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 Post subject: Rad exam results
PostPosted: Wed Sep 07, 2005 7:41 pm 
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Any strange results out there for Rad major exams this year or was it just my district?


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PostPosted: Mon Sep 12, 2005 8:05 pm 
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Location: Australia
Hi Minnie! in what way were they strange :?:
just curious. Did the District have the same examiner?


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PostPosted: Sat Sep 17, 2005 2:48 am 
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Oh yes - all the same examiner. By strange I mean lots of girls who have very poor to average technique scored lots higher than girls who are have very good technique.


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PostPosted: Mon Sep 19, 2005 8:43 pm 
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Location: Australia
Hi Minnie.
With RAD Examinations, you as the teacher, are you allowed into the examination room? As either an observer or instigator of the examination? By intigation, I mean run the Examination so that the examiner has more observation/writing time? Just curious, because if you are allowed into the examination room, it would be much easier for yourself to be able to judge your students performance and its outcome.
I feel that sometimes a student may dance extremely well all year through and then come to the day - whether it be nerves or they are just having an off day which happens to us all - it can effect the outcome. It also works the same with the average student, when under pressure, perform like they never have performed before - and shine. It is these students you quite often wonder "well where did they come from" :)
I personally tell everyone of my students to not worry about Marks and grades so much, Really they are neither here nor there. it is the comments and constructive criticism and compliments that are much more important. that they are to take the whole examination as a experience of growth and to use it as a learning tool to constantly learn and improve. A good grade is just the icing on the cake.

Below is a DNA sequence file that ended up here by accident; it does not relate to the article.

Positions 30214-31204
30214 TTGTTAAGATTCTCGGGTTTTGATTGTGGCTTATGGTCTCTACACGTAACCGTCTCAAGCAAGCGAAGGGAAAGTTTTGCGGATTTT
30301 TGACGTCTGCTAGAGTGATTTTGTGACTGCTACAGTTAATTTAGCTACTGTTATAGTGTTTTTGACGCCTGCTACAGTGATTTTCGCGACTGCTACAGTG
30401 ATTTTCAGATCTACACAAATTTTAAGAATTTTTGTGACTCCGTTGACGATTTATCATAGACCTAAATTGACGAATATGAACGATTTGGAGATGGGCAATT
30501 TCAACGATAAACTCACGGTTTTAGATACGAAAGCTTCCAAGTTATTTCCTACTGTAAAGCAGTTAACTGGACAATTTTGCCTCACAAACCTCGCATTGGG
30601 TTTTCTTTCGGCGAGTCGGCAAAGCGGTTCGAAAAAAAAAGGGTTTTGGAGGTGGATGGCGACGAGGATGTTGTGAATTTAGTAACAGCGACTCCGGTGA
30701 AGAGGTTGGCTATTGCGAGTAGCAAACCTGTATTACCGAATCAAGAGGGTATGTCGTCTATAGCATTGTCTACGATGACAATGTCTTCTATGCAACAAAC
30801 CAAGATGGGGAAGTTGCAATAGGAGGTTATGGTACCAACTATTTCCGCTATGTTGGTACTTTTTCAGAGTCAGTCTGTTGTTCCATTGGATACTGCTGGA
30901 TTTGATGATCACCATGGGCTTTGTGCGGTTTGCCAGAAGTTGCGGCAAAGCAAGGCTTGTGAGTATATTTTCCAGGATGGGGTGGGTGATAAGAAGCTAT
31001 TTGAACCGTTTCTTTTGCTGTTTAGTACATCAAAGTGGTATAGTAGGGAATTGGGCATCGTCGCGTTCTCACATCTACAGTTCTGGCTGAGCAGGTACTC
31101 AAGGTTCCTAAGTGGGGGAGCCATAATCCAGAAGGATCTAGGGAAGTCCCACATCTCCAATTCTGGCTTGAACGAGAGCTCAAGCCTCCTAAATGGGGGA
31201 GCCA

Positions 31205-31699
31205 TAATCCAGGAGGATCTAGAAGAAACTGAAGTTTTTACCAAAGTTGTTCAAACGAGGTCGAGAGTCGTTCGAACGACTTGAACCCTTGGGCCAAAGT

I do know that the majority of associations and organisations also have grievance councils that you could possibly take the situation up with?
Please let us know how you get on. I for one, would be very curious :D


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PostPosted: Tue Sep 20, 2005 1:34 am 
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Location: Guildford, Surrey, UK
What Spangles says is right the comments are far more important than the mark.

I have operated the CD player for exam sessions and have been amazed at what you may consider an "average" student can do in an exam situation. Literally there was one student who I had never seen dance as well before. I have also seen many talented students literally fall apart in an exam and not do as well as you would expect.

Examiners see the students for that one time and have to mark on what they see. Most can see through what is nerves etc and see how good a student's technique is, but nerves can ultimately effect presentation and musicality which also carry marks, so that could explain the strange marks you talk of.


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PostPosted: Tue Sep 20, 2005 5:35 am 
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No - this has been across the board at all the dance schools - as there are plenty of eisteddfod/performance/seminar type situations where we all see the girls from the different schools in the district it is fairly well known which girls have good turnout/placement/technique and those who are very lacking in these areas. An exam situation should not affect these attributes to the point where lots of girls who were expected to do very poorly have scored distinctions above the serious students who were expected to excel - you can't suddenly develop nice feet, turnout and placement 'on the day'.